Ages and stages of car seat safety

By Carolyn Muller
Community Health Improvement Specialist at LRGHealthcare
Certified Car Seat Safety Technician

One of the most important jobs you have as a parent is keeping your child safe when riding in a vehicle. Each year thousands of young children are killed or injured in car crashes. Proper use of car seats helps keep children safe. But with so many different car seats on the market, many parents find this overwhelming.

The type of seat your child needs depends on several things, including your child's age and size and the type of vehicle you have. One of the best things you can do is to keep track of the different stages that children fall into regarding car seats.

• Rear-facing car seat: Birth up to age 2
Infants and children should be buckled in a rear-facing car seat, in the back seat, until age 2 or when they reach the upper weight or height limits of their seat. Check the seat's owner's manual and/or labels on the seat for weight and height limits. A rear facing child safety seat does a better job of supporting the head, neck and spine of infants and toddlers in a crash because it distributes the force of the collision over the entire body. If you are worried about squished legs, no need! It is completely fine for their feet to touch the seat back or for their legs to bend.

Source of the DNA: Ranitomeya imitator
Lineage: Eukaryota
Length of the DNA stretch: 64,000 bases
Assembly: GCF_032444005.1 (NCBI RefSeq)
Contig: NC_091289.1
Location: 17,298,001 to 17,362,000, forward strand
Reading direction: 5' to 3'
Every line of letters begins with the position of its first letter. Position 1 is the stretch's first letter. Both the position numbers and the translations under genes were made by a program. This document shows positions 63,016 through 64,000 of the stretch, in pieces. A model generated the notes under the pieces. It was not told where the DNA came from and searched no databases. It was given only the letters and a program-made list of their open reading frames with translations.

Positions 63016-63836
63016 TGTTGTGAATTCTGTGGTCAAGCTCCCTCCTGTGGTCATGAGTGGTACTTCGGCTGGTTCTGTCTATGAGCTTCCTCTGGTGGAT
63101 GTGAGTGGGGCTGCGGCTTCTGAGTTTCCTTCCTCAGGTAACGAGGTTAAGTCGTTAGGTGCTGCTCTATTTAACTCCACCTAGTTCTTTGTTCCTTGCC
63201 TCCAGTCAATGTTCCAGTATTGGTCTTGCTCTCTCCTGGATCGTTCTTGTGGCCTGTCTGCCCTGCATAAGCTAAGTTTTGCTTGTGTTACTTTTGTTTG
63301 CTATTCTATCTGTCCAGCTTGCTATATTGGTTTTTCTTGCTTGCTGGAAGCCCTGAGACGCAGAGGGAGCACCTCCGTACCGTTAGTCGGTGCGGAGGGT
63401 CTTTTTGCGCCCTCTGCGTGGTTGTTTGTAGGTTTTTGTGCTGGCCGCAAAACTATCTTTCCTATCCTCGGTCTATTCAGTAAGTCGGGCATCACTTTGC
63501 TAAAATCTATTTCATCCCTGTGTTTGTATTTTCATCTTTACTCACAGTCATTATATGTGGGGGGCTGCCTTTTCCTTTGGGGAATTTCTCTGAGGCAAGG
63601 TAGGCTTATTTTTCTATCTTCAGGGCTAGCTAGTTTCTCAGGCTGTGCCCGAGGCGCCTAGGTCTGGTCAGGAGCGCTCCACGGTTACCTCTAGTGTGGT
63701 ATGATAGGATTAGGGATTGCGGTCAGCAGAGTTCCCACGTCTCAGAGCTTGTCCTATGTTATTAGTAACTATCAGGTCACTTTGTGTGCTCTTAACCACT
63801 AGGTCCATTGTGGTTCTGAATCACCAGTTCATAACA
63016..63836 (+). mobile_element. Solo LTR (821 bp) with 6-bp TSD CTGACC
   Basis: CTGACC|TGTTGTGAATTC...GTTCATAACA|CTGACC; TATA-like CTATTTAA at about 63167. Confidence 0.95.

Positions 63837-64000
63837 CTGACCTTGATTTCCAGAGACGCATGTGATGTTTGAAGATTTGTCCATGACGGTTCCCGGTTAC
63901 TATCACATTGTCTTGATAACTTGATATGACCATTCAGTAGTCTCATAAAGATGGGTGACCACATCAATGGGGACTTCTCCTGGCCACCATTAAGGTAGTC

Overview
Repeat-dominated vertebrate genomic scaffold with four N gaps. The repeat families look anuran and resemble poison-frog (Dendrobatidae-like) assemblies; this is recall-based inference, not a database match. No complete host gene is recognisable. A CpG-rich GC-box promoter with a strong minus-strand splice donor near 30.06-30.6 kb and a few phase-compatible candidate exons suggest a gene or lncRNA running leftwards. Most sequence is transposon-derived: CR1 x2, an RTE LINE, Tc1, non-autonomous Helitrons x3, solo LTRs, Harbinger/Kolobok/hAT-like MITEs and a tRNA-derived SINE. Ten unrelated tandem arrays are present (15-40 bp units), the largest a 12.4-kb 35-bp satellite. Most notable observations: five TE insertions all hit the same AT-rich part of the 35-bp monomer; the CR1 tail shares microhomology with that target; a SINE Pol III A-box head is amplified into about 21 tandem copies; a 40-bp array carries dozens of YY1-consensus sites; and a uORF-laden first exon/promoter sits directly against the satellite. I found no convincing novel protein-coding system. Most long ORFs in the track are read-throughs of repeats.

• Forward-facing car seat: Age 2 up to at least age 5
When children outgrow their rear-facing seats, they should be buckled in a forward-facing car seat, in the back seat, until at least age 5 or when they reach the upper weight or height limit of their seat.
• Booster seat: Age 5 up until seat belts fit properly
Once children outgrow their forward-facing seat by reaching the upper height or weight limit of their seat, they should be buckled in a belt-positioning booster seat until seat belts fit properly. Seat belts fit properly when the lap belt lays across the upper thighs, not the stomach, and the shoulder belt lays across the chest, not the neck. In New Hampshire, the state law requires that children ride in an appropriate child safety seat until they are 7 years old or 57 inches tall, whichever is reached first.

• Seat belt: Once seat belts fit properly without a booster seat